Managing Melanoma — May is Melanoma Awareness month. As a stage 4 melanoma survivor, DuPont Pioneer account manager Jay Zielske is doing his best to create awareness about melanoma prevention and detection. Since Zielske first went public about his cancer, he’s met more than eight people who work in agriculture who have also been diagnosed with melanoma. Zielske says the nature of the jobs in ag puts people at greater risk than the general population. “It’s hard to be involved in our business and not be exposed to sunlight, particularly UV rays. It’s estimated 89 percent of melanoma cases out there are attributed to UV exposure. We need to take some precautions.” Zielske has worked as an agronomist and account manager for 34 years and rarely gave sun safety much consideration. He does now. “One of the easiest things someone can do is wear protective clothing, a wide brim hat and sunscreen. Sunglasses can also help.”  Zielske says the ABC’s of melanoma detection include looking for moles that are typically asymmetrical in shape, with irregular borders.  More detailed information is available online.


Last Week’s Trivia — Salt is the only rock that is typically eaten. Tate Struve of Stewart Peterson is our weekly trivia winner. Great job, Tate! Justin Golden of Wes-Con Cooperative, Crookston farmer Ron Lanctot, Danny Pinske of Hoffman Cooperative Grain Association and Brian Lund of Nufarm Americas earn runner-up honors. The ‘first 20’ recognition also goes to Dan Filipi of American Federal Bank, Dennis Duvall of Dakota Environmental, Mandy Kvale of Farm Credit Services of Mandan, Dianne Bettin of LB Pork, Jerome Lensing of the Minnesota Agricultural Water Resource Center, Lawton farmer Dennis Miller, Bob Lebacken of RML Trading, Jamie Reed of Reynolds United Co-op, Jim Altringer of Columbia Grain, Peter Carson of Carson Farms, Ron Claussen of Ag Media Research, Kathy Noll of Noll’s Dairy Farm, retired Kouts, Indiana farmer Mike Shutske, Mark Bernard of Agro-Economics and Trace Anderson of Triangle Consulting.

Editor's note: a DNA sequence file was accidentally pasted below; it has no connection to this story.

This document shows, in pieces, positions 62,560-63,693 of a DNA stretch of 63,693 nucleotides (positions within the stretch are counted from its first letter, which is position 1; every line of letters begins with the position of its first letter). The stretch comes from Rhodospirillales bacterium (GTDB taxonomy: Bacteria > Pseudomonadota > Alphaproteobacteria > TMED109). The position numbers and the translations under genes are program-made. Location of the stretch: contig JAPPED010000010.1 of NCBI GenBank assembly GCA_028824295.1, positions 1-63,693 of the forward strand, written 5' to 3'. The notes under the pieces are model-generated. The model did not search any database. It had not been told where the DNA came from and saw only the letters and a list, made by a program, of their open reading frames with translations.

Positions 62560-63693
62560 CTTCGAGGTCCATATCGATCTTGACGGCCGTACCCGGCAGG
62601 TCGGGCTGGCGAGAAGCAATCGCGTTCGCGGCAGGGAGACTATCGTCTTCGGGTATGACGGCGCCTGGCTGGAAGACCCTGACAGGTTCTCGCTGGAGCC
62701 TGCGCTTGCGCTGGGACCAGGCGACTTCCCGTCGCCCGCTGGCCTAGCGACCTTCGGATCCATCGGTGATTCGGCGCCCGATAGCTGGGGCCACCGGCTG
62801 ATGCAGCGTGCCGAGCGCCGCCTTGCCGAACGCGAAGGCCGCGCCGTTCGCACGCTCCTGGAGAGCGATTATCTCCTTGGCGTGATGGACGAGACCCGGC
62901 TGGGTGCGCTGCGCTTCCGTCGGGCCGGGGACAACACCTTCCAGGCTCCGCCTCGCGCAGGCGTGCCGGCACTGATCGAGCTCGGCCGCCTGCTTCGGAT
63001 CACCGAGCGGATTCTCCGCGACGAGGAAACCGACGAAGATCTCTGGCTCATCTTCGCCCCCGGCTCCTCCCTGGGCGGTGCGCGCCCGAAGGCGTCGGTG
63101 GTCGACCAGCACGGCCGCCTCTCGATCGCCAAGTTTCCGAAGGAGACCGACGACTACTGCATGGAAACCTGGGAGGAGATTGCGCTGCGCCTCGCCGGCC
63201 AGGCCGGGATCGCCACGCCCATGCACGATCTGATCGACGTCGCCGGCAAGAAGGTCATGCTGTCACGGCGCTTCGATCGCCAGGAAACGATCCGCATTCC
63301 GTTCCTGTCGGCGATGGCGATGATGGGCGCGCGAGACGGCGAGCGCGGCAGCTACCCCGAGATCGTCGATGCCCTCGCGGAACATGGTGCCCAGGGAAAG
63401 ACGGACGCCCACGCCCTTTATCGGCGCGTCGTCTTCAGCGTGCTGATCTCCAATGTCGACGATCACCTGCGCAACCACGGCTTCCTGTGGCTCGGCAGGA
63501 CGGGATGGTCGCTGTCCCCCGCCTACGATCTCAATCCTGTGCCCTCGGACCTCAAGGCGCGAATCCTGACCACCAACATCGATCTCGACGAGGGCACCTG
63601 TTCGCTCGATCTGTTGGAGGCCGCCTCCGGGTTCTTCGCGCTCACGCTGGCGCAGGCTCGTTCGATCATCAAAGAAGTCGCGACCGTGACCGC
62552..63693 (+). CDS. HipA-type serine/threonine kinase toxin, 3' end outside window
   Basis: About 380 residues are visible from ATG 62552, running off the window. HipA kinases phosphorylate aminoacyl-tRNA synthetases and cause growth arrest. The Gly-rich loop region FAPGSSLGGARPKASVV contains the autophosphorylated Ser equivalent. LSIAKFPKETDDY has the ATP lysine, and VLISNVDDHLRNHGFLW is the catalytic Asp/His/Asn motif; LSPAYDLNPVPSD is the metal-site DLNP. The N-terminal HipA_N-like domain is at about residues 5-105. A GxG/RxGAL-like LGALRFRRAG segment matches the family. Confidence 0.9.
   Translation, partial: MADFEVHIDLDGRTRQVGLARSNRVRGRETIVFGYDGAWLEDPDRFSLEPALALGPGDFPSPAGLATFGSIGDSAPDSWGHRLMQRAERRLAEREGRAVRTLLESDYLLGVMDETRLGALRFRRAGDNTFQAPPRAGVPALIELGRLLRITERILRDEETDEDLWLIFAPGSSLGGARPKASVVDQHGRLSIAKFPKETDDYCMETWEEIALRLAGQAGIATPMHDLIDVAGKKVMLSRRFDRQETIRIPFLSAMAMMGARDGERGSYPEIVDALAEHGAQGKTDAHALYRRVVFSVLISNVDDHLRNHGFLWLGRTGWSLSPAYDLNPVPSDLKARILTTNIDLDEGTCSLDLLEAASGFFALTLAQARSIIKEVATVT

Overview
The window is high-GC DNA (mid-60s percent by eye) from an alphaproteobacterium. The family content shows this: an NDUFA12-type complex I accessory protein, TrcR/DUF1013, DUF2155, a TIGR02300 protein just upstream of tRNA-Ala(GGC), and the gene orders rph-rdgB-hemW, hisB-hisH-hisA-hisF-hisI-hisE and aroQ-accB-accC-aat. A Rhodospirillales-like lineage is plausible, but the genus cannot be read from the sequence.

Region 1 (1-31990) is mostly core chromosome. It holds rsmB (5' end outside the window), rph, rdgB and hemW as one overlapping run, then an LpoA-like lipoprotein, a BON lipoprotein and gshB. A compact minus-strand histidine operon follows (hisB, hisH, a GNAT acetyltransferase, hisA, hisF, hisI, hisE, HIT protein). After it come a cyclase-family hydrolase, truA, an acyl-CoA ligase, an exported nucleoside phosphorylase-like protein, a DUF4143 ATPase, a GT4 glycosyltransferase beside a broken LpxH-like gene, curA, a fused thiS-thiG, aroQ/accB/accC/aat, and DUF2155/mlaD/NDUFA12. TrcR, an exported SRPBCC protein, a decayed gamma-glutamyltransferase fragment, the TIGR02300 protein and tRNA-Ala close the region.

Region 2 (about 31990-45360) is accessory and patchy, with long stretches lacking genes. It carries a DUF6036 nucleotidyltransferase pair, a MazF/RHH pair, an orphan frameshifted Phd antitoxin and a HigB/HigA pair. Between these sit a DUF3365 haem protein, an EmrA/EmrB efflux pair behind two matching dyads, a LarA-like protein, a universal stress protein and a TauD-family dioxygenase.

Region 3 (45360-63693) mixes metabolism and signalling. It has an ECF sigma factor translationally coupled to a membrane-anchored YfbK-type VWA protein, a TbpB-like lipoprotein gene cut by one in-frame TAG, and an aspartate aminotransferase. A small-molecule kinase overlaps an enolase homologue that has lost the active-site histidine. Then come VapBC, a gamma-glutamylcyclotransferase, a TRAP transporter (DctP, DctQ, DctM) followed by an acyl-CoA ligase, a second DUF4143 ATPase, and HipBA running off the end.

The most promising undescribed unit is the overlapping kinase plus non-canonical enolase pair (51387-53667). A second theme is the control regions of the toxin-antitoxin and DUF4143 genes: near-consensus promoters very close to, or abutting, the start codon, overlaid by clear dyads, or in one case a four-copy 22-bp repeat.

This Week’s Trivia — Since May is Beef Month, here’s a beefy trivia question. What breed of beef cattle is solid white and originated in France? Send your answer to Please include your name and business.

Calendar of Events

May 24 — Global Business Awards Luncheon–Fargo, ND
June 1 — NDSU Livestock Judging Camp–Fargo, ND
June 3 — MN Farmers Union Women’s Leadership Conference–Little Falls, MN
June 3 — ND Junior Angus Association Field Day–Jamestown, ND
June 5-9 — ND FFA Convention–Fargo, ND
June 7-9 — World Pork Expo–Des Moines, IA
June 11-13 — Gopher Dairy Camp–St. Paul, MN
June 12-13 — The Fertilizer Institute 4R Summit–Minneapolis, MN
June 12 — ND Stockmen’s Association Spring Roundup–Watford City, ND
June 13-14 — Midwest Farm Energy Conference –Morris, MN
June 13 — ND Stockmen’s Association Spring Roundup–Towner, ND
June 14 — ND Stockmen’s Association Spring Roundup–Golden Valley, ND
June 15 — SD Corn Growers Association Corn Cob Open–Harrisburg, SD
June 15 — ND Stockmen’s Association Spring Roundup–Napoleon, ND
June 16 — ND Stockmen’s Association Spring Roundup–McLeod, ND
June 17 — ND Stockmen’s Association Spring Roundup–Portland, ND
June 19 — Minnesota 4-H Foundation Golf Classic–Roseville, MN
June 19-20 — CommonGround Workshop–Minneapolis, MN
June 19-21 — International Fuel Ethanol Workshop and Expo–Minneapolis, MN
June 19-22 — ND 4-H Youth Conference–Fargo, ND
June 19-21 — Young Leaders in Agriculture Conference–Brandon, SD
June 20-23 — American Seed Trade Association Annual Meeting–Minneapolis, MN
June 20 — ND Stockmen’s Association Feedlot Tour–Center, Stanton, Hebron and Richardton, ND
June 23-24 — ND Junior Beef Expo–Minot, ND
June 27 — NCGA Canola Research Tour–Minot, ND
June 28 — UM-NDSU Extension Soil Health Field Day–Morris, MN


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Source: Red River Farm Network